NYT: Christie and MSNBC's Brzezinski Spoke on Phone After Presser
Before the very public implosion of his relationship with the network, New Jersey Governor Chris Christie was reportedly on the phone with MSNBC host Mika Brzezinski as he drove his way up to Fort Lee to apologize to its mayor for his subordinates' bridge mischief.
The New York Times has profiled the messy "divorce" between the Governor and the network which culminated in a fiery statement from a spokesman accusing the network of partisan hackery. The Times notes that the troubled network has found in Christie a punching bag that has yielded a "ratings bonanza."
The network has been relentless in attacking Christie, giving the story wall-to-wall coverage. Lawrence O'Donnell went from giving Christie standing ovations to producing their own legally questionable campaign attack ads. Steve Kornacki, who once worked for then-anonymous 'BridgeGate' mastermind David Wildstein, broke the story that Christie's team may have tried to use Hurricane Sandy funds to extort the mayor of an ailing city. Rachel Maddow somehow tied the bridge incident to Christie's removal of the state's first black Supreme Court justice from his post.
Brzezinski, however, has said that she was "surprised" by Christie's spokesman's statement that the network was "gleeful" in its coverage of his demise. She has denied that the coordinated effort is "partisan." And, perhaps as a way to corroborate her naivete', the Times notes that Christie "spent 15 minutes on the phone with Ms. Brzezinski as he prepared to face Fort Lee, the small community crippled by gridlock from the lane closures," according to her.
In highlighting the relationship between Christie and Brzezinski, the Times hit on a key nuance in MSNBC programming that explains why the network seemed to so radically shift in opinion: the turning point in their tenor came uncannily close to the release of the first poll that put Christie ahead of Hillary Clinton in 2016. Weekday morning MSNBC looks nothing like primetime or weekend MSNBC. Hosts like Maddow, Hayes, O'Donnell, and weekenders like Kornacki and Melissa Harris-Perry define their brands by their progressive politics, and they pride themselves on a far-left worldview. They do not deliver news with a nonpartisan objective, and they take their roles as public advocates--not journalists--seriously. They are very much products of a New York brand of political media that thrives on big personalities, not big stories.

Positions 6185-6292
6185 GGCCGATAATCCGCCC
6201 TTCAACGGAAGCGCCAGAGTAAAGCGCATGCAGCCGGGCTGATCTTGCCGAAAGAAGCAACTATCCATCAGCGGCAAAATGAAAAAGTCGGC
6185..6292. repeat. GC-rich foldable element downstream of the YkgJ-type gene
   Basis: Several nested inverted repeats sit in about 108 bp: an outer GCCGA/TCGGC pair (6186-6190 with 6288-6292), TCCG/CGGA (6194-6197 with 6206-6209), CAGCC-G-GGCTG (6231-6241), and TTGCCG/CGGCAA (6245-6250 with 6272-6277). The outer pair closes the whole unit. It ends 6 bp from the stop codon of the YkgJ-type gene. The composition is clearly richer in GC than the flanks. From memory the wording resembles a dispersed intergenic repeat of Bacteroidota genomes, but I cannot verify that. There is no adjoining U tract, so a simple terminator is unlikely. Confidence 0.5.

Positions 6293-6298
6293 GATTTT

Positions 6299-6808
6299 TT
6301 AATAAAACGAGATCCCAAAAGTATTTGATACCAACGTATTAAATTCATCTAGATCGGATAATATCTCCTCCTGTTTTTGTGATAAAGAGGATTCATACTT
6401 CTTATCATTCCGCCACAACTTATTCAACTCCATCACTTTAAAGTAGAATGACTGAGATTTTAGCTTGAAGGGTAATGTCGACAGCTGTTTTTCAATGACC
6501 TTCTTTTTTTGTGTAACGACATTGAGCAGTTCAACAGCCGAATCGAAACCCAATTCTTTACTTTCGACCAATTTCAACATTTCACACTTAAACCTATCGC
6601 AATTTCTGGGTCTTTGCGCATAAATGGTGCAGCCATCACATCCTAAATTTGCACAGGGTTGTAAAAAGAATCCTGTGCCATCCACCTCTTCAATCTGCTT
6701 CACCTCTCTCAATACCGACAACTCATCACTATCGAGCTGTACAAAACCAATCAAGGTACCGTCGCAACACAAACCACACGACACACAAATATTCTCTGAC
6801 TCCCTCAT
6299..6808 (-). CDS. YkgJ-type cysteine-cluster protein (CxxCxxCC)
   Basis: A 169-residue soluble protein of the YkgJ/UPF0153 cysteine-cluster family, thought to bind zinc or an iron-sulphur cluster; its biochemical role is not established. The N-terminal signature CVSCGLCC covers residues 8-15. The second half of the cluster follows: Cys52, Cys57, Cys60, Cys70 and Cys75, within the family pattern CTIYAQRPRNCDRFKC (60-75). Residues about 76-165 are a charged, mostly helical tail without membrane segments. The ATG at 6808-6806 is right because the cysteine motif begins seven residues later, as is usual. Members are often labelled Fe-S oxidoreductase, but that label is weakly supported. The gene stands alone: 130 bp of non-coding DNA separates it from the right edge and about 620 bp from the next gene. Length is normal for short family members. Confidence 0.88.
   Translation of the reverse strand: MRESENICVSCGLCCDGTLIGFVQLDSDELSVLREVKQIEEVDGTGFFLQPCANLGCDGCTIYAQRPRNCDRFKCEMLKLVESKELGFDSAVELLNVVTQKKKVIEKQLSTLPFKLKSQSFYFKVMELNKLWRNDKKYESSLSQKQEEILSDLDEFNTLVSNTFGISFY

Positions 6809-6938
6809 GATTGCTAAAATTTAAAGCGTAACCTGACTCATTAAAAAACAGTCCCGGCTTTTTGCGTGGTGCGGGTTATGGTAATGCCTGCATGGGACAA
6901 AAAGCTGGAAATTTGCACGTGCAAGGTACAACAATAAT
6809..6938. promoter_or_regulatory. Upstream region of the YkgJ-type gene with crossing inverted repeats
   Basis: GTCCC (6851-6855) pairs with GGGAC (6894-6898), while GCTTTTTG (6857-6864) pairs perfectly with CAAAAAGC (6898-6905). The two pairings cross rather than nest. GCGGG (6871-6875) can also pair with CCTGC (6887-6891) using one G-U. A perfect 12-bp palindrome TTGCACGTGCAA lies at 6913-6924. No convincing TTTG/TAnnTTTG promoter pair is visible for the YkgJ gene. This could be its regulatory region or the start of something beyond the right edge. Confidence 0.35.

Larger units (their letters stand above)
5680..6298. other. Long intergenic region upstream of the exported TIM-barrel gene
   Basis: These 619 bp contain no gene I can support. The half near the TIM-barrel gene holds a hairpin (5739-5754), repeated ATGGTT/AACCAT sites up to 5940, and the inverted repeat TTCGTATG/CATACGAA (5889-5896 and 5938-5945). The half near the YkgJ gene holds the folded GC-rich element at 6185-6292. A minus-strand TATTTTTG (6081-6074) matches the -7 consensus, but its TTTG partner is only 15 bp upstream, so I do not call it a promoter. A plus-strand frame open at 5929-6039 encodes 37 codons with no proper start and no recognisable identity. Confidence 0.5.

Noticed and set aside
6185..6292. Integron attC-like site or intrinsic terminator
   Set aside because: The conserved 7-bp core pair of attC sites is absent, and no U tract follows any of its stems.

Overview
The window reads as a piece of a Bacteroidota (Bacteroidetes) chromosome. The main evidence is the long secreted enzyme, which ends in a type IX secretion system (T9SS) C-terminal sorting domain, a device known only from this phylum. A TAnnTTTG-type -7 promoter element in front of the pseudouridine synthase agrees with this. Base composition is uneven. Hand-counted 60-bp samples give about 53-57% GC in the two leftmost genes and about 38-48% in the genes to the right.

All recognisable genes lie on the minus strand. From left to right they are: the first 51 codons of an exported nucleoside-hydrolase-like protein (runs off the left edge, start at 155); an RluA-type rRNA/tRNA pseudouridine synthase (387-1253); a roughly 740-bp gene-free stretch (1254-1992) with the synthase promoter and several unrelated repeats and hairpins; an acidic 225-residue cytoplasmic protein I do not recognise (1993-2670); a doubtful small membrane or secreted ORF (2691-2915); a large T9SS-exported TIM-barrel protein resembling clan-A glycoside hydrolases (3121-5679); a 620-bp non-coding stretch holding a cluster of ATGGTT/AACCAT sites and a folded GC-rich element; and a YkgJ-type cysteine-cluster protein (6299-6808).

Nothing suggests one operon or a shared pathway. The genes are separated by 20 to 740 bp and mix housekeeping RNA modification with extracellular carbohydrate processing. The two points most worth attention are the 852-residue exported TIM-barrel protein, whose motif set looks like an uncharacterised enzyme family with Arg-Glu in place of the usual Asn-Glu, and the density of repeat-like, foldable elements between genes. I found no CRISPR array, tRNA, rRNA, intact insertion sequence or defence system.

Morning Joe is a show that eschews advocacy and rewards hackneyed nonpartisanship for its own sake. It thrives on a more Washingtonian brand of arrogance, cradled in the false belief that every story has two equally legitimate sides and the wisest voices in the game are media elites constantly crowing about the death of civility in American politics. It is style over substance, and milquetoast is the order of the day.
Firebrand liberals are only slightly more welcome in this world than firebrand conservatives. It is a show that both the far right and far left balk at for featuring echo chamber staples like Mark Halperin and Harold Ford, Jr., where calling yourself a "moderate" goes further than any actual policy proposal could.
In other words, it is a show where a much-buzzed-about Republican, who some argue has done little more for his state than raise taxes and hug President Obama, could be seen as the "savior" of the party. It is an atmosphere where the hosts would conceivably appreciate Christie's style without bothering to look at the substance enough to field a sad 15-minute phone call about how the other MSNBC is blasting Christie with both cannons. There is nothing dissonant about Brzezinski's maintaining her warmth and even expressing some disappointment that Christie would attack the network, while Maddow and Kornacki continue to broadcast elaborate corruption conspiracy theories designed to sink his career.
Ultimately, however, the Morning Joe worldview breeds loyalty to nothing but the brand, and Christie has decided to go to war with the brand. Brzezinski will play victim and point to happier times when Christie was useful to MSNBC and when weekday morning MSNBC gave Christie a broader platform. (Weeknight MSNBC never quite stopped speculating on issues like whether Christie is more or less "racist" than other Republicans.)
Having the Morning Joe crowd turn on Christie may ultimately sting more because they were so friendly for so long. No one has ever doubted where, say, Chris Hayes or Rachel Maddow stood on the matter of Christie's New Jersey tenure. Christie would have been mad to ever expect support from them. But because where Team Mika and Joe stand on any given day depends on where the wind blows, the days when they may have crafted a veneer of support for the then-popular Republican may have shattered to pieces the moment Christie fell out of fashion with Washington elites.